County Commission needs to think about students
U.S. Census data places Florida 48th in the nation in per-pupil spending. That's attention-getting and makes me wonder whether the Hernando County commissioners were aware of Florida's track record on education funding when it voted 4-1 against reinstating education impact fees.
More importantly, are they fully aware of where Hernando County stands in Florida's education bread line? We're currently ranked 50th of 67 school districts. The state's median level of funding is $9,051 per student. Hernando schools receive $541 less than that. Florida Dept. of Education data here confirms our funding at $8,510 per student.
In the most recent school year we were $15 million below the median, and we've been underfunded for too many years. While it's true that the education impact fee revenue can only be applied to bricks and mortar, it's money that cannot build anything if it's never collected.
I wonder if the commissioners are aware of how many families have kids in our schools and expect local officials to earnestly represent them. We have 21,725 K-12 students and 2,977 school district employees educating them under austere budgetary restraints.
When our first home in Hernando County was built we understood the logic of the education impact fee and paid it. Why should anyone else be treated differently? I don't think anyone should be exempt, even if a handful of home builders insist that the sky is falling.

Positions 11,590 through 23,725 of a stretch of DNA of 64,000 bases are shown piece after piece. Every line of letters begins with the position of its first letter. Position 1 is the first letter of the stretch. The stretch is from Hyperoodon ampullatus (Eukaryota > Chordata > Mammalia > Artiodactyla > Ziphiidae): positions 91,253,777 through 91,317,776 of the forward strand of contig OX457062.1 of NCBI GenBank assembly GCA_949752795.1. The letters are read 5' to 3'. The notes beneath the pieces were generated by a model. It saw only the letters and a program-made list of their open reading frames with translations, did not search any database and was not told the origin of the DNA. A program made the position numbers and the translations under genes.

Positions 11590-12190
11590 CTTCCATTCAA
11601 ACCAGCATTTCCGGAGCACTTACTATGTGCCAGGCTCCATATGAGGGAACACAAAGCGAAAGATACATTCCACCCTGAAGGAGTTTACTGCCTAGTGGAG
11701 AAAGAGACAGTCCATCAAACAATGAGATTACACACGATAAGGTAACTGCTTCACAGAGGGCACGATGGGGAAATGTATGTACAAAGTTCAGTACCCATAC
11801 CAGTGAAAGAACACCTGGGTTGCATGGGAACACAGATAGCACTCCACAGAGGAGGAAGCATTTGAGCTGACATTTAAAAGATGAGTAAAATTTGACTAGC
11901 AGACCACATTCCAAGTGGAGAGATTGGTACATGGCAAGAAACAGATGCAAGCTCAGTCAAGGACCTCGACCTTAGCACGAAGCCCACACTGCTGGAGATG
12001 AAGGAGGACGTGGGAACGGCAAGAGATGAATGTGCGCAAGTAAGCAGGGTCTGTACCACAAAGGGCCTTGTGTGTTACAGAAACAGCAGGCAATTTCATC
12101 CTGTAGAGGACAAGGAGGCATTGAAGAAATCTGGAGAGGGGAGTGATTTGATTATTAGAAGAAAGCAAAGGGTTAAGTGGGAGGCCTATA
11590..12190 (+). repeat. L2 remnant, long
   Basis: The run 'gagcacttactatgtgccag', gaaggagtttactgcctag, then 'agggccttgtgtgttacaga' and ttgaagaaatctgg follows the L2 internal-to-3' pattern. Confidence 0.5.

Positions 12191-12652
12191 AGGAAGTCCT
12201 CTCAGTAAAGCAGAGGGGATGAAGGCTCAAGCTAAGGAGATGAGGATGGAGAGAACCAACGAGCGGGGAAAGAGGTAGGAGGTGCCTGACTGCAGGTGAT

Honestly, before I moved here it never dawned on me to claim that it's best to spare newcomers (like me) the impact fee and pass my added expense along to the rest of the community. I wish I thought of it, but it never occurred to me that anyone would be dumb enough to believe that makes any sense.
I believe that high-quality education is the primary anchor for any community. A quality school system with a stellar reputation raises everyone's home values. I believe that corporations considering relocating their headquarters and employees look for places that represent economic opportunity; communities with well-educated work forces; communities where their employees will be glad to raise their children. Good schools create that enduring bond.
If commissioners want to see an economic catalyst, I encourage them to vote for education and invest in Hernando schools. Hernando should look west to Lake County and follow its example. In October they voted unanimously to reinstate education impact fees gradually, starting at $2,500 and eventually bringing it to $10,000. It's time for Hernando Commissioners to stop the cronyism and serve the greater good.
Gregg Laskoski, Spring Hill
Fluoride issue had fair hearing
Admittedly, the fluoride debate is contentious. With scientist hurling pejoratives at each other it can become difficult to see through the jargon. I was very pleased and proud to see two things in all of this. First, that the people of Hernando County researched the topic and came to a reasoned and logical conclusion; we do not want to take the risk in fluoridating the water. Thankfully the board agreed.
Next, the commissioners understood the personal liberty implications of forced medication and stood tall to protect the freedom of choice for the citizens. I disagree with the contention that the pro fluoride group was not given a fair hearing. We all heard Dr. Johnny Johnson's presentation loud and clear which informed us that fluoride makes the sun shine and the flowers grow. No wonder the commissioners had heard enough.
Anthony Connor, Spring Hill